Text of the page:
NY pizza dough hydration
The hydration effects the consistency of the dough

The hydration basically refers to how much water is in the dough, measured as a percentage of the flour. For example, if a pizza contained 200g flour and 100g water (300g dough ball), this would be 50% hydration. Check out my article on pizza dough hydration here for more information.

Notice that the actual percentage of water in the dough is 33%. This can be a bit confusing but basically, the water is measured as a percentage of the flour, not the total dough. Therefore the hydration is 50%, not 33%.

Adding water to NY pizza dough
Weighing the water is a good idea – not many people realise that 1g of water is the same as 1ml! Pretty cool hey?!

You can check out my article on pizza dough hydration here if you haven’t already seen it.

Neapolitan pizza is usually somewhere in the 56% – 60% hydration range as opposed to the 60% – 65% hydration range for NY pizza dough. The different flours absorb water differently, with Italian 00 flour requiring less water than say, strong bread flour.

Many people assume that because NY pizza has a higher hydration that it is a wetter dough but this is not necessarliy true. Even though the hydrations are different, the consistencies are quite similar. It is simply the flour which requires different hydrations.

Flours for NY pizza dough
Different flours require different levels of hydration (amounts of water)

For a strong white bread flour, I would recommend starting at 60% hydration. From there, you can adjust the recipe as required, but I typically find this to be close to optimal for most strong bread flours.

There seems to be a trend these days towards high hydration doughs, of around 70% or higher. In my opinion, this should be avoided unless you are an expert. High hydration doughs are difficult to shape and it’s easy to end up with a thick base, which is not typical of the New York style.

Next, let’s look at putting some sugar in the dough!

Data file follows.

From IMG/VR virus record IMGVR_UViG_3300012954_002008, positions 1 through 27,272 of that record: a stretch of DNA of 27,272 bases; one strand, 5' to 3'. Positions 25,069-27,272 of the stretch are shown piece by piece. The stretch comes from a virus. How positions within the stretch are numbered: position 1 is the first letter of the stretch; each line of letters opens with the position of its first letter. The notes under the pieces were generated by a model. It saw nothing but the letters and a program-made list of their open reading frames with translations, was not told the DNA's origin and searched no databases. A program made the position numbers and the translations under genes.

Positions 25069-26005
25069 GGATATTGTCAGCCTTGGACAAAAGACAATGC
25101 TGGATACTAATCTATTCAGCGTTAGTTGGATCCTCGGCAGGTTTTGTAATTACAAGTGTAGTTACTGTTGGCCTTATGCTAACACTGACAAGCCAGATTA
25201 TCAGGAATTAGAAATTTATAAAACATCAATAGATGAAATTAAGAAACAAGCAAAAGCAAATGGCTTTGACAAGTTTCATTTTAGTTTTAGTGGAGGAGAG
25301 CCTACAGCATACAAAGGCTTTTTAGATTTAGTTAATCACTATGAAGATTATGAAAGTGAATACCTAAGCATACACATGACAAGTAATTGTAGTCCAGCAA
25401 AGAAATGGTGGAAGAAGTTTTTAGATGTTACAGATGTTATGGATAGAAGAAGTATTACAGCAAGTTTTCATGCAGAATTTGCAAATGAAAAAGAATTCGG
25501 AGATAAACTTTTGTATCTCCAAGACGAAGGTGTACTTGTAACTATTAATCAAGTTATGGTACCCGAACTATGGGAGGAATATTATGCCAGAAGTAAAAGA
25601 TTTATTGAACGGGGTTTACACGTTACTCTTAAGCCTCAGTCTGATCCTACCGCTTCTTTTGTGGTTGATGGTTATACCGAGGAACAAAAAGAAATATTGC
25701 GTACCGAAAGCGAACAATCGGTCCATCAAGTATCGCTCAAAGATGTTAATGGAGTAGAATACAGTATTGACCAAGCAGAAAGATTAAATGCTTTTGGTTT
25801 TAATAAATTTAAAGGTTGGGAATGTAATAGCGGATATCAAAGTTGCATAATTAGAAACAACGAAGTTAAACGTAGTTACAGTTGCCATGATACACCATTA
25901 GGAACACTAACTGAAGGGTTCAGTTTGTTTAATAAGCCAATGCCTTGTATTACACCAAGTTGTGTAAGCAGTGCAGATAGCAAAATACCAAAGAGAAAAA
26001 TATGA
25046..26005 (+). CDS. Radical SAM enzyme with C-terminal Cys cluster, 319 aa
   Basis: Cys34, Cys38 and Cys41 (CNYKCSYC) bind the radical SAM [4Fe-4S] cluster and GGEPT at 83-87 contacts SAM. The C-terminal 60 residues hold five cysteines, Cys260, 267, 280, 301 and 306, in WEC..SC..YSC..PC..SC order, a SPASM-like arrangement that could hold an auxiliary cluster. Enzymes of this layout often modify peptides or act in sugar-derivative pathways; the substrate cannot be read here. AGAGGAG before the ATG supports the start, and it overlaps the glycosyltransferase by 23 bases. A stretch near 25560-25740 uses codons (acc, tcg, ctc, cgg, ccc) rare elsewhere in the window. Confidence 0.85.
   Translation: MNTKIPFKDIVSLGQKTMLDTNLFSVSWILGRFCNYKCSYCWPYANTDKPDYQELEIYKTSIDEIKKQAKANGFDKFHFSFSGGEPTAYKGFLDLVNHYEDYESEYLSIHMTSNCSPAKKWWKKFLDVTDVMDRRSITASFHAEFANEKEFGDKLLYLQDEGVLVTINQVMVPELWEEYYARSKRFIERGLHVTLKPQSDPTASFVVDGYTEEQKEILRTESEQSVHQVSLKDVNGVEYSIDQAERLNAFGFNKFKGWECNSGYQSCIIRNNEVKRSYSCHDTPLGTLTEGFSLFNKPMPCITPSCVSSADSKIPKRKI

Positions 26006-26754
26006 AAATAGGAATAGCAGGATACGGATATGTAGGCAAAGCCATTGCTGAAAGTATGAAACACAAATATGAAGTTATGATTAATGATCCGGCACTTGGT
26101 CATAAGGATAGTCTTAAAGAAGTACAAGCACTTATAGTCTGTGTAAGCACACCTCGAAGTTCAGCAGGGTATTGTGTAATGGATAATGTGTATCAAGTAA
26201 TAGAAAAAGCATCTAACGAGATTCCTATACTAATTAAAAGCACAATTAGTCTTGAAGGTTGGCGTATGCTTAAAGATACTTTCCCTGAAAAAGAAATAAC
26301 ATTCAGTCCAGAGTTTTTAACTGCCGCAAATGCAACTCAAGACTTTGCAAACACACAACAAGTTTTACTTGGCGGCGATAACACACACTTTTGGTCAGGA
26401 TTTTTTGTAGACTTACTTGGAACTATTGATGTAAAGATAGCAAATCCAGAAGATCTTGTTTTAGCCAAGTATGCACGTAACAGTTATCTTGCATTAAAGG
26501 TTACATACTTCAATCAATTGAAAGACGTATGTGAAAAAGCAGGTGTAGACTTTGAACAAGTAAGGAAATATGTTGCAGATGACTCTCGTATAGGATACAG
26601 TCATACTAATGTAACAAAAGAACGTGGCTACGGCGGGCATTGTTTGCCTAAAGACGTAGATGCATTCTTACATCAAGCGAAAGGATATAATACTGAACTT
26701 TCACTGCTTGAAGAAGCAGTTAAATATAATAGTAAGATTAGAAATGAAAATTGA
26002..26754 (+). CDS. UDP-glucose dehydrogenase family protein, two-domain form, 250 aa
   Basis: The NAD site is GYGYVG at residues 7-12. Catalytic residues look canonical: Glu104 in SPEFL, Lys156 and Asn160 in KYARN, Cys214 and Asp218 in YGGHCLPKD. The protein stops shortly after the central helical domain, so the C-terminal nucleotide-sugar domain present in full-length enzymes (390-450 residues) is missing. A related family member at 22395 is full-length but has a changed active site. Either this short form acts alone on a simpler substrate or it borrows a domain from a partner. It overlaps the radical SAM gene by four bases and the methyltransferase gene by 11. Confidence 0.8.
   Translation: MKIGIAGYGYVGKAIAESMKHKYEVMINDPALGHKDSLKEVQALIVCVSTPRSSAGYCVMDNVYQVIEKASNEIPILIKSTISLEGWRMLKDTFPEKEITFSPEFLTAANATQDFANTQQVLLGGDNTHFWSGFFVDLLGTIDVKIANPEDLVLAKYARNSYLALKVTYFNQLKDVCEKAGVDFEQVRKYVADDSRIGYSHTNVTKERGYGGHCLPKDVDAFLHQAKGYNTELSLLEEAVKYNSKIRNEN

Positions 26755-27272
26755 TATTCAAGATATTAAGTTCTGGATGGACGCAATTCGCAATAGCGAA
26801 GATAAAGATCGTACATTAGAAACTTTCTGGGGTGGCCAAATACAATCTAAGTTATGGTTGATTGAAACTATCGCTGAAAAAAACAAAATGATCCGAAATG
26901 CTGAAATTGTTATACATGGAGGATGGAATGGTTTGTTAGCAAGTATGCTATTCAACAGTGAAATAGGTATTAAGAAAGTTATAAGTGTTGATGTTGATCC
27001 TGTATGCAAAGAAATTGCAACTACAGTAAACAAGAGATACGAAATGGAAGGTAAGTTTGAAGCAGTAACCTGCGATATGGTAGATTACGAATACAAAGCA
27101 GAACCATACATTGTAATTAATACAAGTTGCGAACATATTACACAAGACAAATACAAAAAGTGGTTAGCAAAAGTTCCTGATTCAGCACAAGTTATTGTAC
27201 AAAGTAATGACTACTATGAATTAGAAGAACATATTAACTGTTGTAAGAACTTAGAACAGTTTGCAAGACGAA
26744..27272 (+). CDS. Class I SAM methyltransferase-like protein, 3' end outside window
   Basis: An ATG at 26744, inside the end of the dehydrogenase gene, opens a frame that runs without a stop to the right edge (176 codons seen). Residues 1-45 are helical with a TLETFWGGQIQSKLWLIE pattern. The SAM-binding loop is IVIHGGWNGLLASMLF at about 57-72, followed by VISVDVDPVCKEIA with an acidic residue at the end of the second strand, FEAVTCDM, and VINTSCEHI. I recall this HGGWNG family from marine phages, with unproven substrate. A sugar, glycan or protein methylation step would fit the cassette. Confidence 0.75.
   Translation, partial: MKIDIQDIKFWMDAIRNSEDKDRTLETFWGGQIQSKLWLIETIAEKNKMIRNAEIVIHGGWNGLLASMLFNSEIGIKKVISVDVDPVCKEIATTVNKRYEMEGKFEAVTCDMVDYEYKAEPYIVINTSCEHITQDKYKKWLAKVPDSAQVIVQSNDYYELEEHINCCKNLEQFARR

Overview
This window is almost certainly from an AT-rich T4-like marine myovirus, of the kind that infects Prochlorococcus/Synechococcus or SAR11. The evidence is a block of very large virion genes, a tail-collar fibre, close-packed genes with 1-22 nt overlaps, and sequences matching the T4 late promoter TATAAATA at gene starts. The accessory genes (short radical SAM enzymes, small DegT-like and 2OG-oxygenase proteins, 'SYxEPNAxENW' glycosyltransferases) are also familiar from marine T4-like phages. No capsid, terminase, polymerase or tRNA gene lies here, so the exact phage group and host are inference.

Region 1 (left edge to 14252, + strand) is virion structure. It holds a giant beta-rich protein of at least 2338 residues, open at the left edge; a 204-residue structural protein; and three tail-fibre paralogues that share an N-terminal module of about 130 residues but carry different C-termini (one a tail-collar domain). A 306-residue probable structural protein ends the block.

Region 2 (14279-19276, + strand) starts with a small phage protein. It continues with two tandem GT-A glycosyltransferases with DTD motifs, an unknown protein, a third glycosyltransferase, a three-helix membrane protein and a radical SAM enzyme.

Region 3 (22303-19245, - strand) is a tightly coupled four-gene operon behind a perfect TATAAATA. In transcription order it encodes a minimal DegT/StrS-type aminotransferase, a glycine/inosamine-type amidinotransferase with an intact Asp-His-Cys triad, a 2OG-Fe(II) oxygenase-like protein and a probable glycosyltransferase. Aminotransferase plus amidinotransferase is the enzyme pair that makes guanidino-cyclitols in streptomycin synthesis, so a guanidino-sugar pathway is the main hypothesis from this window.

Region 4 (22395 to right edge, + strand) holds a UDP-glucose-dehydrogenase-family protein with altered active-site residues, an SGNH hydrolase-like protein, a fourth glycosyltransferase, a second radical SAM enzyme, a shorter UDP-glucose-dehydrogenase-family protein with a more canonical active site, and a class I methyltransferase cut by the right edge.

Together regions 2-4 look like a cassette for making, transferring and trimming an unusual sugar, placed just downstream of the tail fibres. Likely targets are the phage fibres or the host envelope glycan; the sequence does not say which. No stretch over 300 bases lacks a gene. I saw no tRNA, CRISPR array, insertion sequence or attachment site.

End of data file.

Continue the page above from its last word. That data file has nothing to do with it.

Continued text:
Should you put sugar in pizza dough?

Sugar is arguably the most common addition to New York style pizza dough. It is almost never added to Italian pizza dough but it is almost always added to NYC dough.

Sugar in New York pizza

A lot of people believe that the addition of sugar is required for the yeast to ferment, but this isn’t true. There are plenty of sugars for the yeast within the flour itself.

The sugar is generally added for sweetness and to encourage browning. The improved browning is particularly important for NYC dough, given that it is cooked at a lower temperature when compared to Neapolitan pizza.

Sugar for fermentation
Contrary to popular belief, sugar is not required for proofing

Whilst adidng sugar will tend to speed up the fermentation, so would adding more yeast. And in general, longer proves are preferable as they tend to lead to a better texture and improved flavour. So really, there’s no need to add sugar for fermentation.

However, sugar does provide some sweetness, which many people believe is beneficial to the New York style. Traditionally, sugar would probably rarely be used but it is increasingly common today.

Mixing sugar in pizza dough
Mixing sugar into the dough is very common with New York style pizza dough

In fact, most people would probably consider sugar to be an essential ingredient in NYC pizza dough.

Aside from the flavour though, the main reason for adding sugar is to encourage browning.

What is the percentage of sugar in pizza dough?

In general, the best New York pizzarias tend to use up to 2% sugar compared to the weight of flour (baker’s percentage). This should be enough to encourage browning and add a little sweetness, without overpowering the dough.

Feel free to check out my article on baker’s percentage here if you want to learn more about percentages.

Weighing sugar for New York pizza dough
I recommend weighing the sugar out with some digital scales to ensure accuracy

At the end of the day, there’s no right answer, so feel free to experiment with your dough to see what you prefer and what works best for your oven. But personally, I would recommend between 1% – 2% sugar. Any less than 2% and it won’t impart much flavour, any more than 3% and it may become too sweet.

Should you add olive oil to New York pizza dough?

Olive oil is often added to New York pizza dough. The main reason for this is to assist with the browning of the crust, the same reason why sugar is added to the dough.

Olive oil in New York pizza
Olive oil is often added to New York pizza dough but rarely added to Italian pizza dough

With Neapolitan pizza in contrast, the olive oil can lead to burning. This is because that style of pizza is cooked at a much higher temperature, and is also cooked with open flames which naturally provide some charring.

What does olive oil do to the pizza base?

Olive oil does provide some flavour to the pizza base but it is only used in very small quantities so the flavour is not significant. The main benefit to using olive oil in the dough is to encourage browning on the pizza base and the crusts, similar to adding sugar.

New York pizza on table
Olive oil encourages browning on the crust and the base of the pizza

The use of olive oil can also help with handling, especially with wetter doughs. Many pizza chefs choose to use olive oil instead of flour to assist in the balling of dough, since it doesn’t dry out the dough.